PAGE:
Glsl compiler bug on interpolateAtSample?

I can’t run any of the samples using

in vert
    vec2 Texcoord;
    //sample vec2 Texcoord;
} Vert;

layout(location = FRAG_COLOR, index = 0) out vec4 Color;

void main()
    Color = texture(Diffuse, interpolateAtSample(Vert.Texcoord, gl_SampleID));
    //Color = texture(Diffuse, Vert.Texcoord);

I get:

Shader status invalid: 0(21) : error C5229: Argument 1 for interpolateAtSample must have no component selection

Code is here

Asking on the irc opengl, a guy suggested me to use the commented out lines instead, and that works. He also said it is probabily a glsl compiler bug… what do you think?

Same for


From your precision definitions I assume that you are running an OpenGL ES application. The interpolation functionality is introduced with the GL_OES_shader_multisample_interpolation extension which specifies:

“For all of the interpolation functions, must be an input
variable or an element of an input variable declared as an array.
Component selection operators (e.g., “.xy”) may not be used when
specifying .”

So this is not a GLSL compiler bug. The workaround you took with the interpolation qualifier sample does not give you the same functionality, but might in your case give you the same result. The interpolation functions allow you to interpolate to a different position as the interpolation of the shader input did. So this allows you to mix centroid- and sample-based interpolation of the same input variable. If you only ever need one interpolation at a time in your shader, you’re fine.

Keep in mind that both the sample qualifier and the use of gl_SampleID enforce per-sample shading, so you lose all beneficial optimizations of multisampling.


I am not. Plain OpenGL 4.5, but anyway GL_ARB_gpu_shader5 is available

Built-in interpolation functions are available to compute an interpolated
    value of a fragment shader input variable at a shader-specified (x,y)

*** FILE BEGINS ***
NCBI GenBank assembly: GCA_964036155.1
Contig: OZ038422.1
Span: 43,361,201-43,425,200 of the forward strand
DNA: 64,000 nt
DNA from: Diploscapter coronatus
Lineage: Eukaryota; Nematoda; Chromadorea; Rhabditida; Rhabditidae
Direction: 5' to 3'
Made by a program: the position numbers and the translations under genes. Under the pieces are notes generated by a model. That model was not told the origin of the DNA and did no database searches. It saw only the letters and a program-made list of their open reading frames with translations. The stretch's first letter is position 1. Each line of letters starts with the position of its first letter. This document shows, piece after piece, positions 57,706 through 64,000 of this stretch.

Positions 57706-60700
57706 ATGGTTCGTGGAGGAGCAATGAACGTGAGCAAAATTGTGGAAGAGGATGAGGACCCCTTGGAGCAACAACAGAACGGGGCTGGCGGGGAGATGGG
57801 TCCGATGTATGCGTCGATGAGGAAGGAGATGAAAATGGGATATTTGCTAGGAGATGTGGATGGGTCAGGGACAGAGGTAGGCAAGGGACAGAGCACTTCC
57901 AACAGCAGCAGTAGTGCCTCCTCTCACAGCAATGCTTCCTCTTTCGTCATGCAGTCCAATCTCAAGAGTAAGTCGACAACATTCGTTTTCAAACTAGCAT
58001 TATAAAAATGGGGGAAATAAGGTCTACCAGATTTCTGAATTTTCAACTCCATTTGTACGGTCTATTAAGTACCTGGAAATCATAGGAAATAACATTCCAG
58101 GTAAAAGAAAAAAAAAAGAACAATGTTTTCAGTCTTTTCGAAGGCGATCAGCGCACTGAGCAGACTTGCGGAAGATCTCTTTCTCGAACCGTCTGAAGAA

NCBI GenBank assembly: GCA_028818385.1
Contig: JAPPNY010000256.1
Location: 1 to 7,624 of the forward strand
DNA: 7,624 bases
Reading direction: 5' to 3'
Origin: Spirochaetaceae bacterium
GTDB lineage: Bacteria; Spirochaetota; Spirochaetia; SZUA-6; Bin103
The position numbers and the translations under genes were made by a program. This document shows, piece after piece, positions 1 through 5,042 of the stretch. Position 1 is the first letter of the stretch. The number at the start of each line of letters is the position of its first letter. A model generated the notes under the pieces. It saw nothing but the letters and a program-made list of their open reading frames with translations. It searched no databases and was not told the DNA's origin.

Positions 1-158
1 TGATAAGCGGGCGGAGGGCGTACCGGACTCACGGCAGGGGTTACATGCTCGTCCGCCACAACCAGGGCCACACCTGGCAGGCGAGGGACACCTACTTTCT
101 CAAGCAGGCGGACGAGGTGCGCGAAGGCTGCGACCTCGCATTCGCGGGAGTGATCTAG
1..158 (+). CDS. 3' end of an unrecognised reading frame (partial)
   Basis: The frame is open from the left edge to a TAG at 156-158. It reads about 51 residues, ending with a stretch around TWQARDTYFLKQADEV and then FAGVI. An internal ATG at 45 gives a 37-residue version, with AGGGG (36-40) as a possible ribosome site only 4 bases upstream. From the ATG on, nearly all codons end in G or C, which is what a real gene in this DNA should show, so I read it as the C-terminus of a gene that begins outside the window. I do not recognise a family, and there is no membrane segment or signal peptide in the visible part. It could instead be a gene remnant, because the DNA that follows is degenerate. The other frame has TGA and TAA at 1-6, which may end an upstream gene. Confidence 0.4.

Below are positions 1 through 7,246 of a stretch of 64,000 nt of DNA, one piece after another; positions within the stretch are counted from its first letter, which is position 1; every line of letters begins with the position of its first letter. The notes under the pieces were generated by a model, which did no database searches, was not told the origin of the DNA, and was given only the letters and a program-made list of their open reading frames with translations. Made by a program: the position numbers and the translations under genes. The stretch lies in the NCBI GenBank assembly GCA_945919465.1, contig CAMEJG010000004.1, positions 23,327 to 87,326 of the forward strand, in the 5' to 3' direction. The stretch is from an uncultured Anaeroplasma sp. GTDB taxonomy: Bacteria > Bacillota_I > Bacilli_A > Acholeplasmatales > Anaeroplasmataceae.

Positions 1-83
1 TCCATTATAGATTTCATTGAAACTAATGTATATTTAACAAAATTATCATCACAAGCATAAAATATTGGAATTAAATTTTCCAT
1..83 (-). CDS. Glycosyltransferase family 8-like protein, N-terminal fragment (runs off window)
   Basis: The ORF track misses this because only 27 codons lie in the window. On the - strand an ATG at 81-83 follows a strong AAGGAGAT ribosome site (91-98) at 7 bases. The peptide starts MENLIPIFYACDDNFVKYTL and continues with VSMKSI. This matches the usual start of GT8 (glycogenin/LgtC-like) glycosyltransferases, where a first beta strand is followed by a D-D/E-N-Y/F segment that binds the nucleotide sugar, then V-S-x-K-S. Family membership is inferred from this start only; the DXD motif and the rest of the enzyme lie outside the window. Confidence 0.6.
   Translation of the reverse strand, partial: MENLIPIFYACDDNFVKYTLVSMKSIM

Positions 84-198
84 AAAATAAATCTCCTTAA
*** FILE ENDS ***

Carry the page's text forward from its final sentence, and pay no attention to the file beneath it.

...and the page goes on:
location.  A separate (x,y) location may be used for each invocation of
    the built-in function, and those locations may differ from the default
    (x,y) location used to produce the default value of the input.

      float interpolateAtCentroid(float interpolant);
      vec2 interpolateAtCentroid(vec2 interpolant);
      vec3 interpolateAtCentroid(vec3 interpolant);
      vec4 interpolateAtCentroid(vec4 interpolant);

      float interpolateAtSample(float interpolant, int sample);
      vec2 interpolateAtSample(vec2 interpolant, int sample);
      vec3 interpolateAtSample(vec3 interpolant, int sample);
      vec4 interpolateAtSample(vec4 interpolant, int sample);

      float interpolateAtOffset(float interpolant, vec2 offset);
      vec2 interpolateAtOffset(vec2 interpolant, vec2 offset);
      vec3 interpolateAtOffset(vec3 interpolant, vec2 offset);
      vec4 interpolateAtOffset(vec4 interpolant, vec2 offset);

And as you continue reading, 4 paragraphs below:

“For all of the interpolation functions, must be an input
variable or an element of an input variable declared as an array.
Component selection operators (e.g., “.xy”) may not be used when
specifying .”

You are right, I missed that… sorry

Anyway could you help me to get that? Because I am really struggling…

So in my vertex shader I declare a corresponding vertex attribute input and then I pass it along to the fragment shader (though a block), where I’d like to interpolate it at one specific sample. It makes totally sense for me.

Now in this case my interpolant texCoord is an input variable. When it talks about “Component selection operators (e.g., “.xy”) may not be used” I interpret that like I can’t use any component operator at all, such as texCoord.x, which is what I am doing, I am passing the whole vec2 texCoord to interpolateAtSample

I understand what you are asking, but I can’t really help to clear the confusion. As far as I understand the specification, excluding any component selection for the parameter of the interpolation functions is valid behavior. Even in the case of components from a struct, which individually could have components as well. I don’t know why this is done, as different interpolation qualifiers are allowed for different struct components. I have no insights in how interpolants are handled internally, but I would assume that this being specified the way it is allows the implementation of the interpolation to work more efficiently, even if this makes it less convenient for the GLSL programmer. Maybe you should ask yourself why you use structs here in the first place, when using separate in-/outputs would give you more functionality.

It’s a bug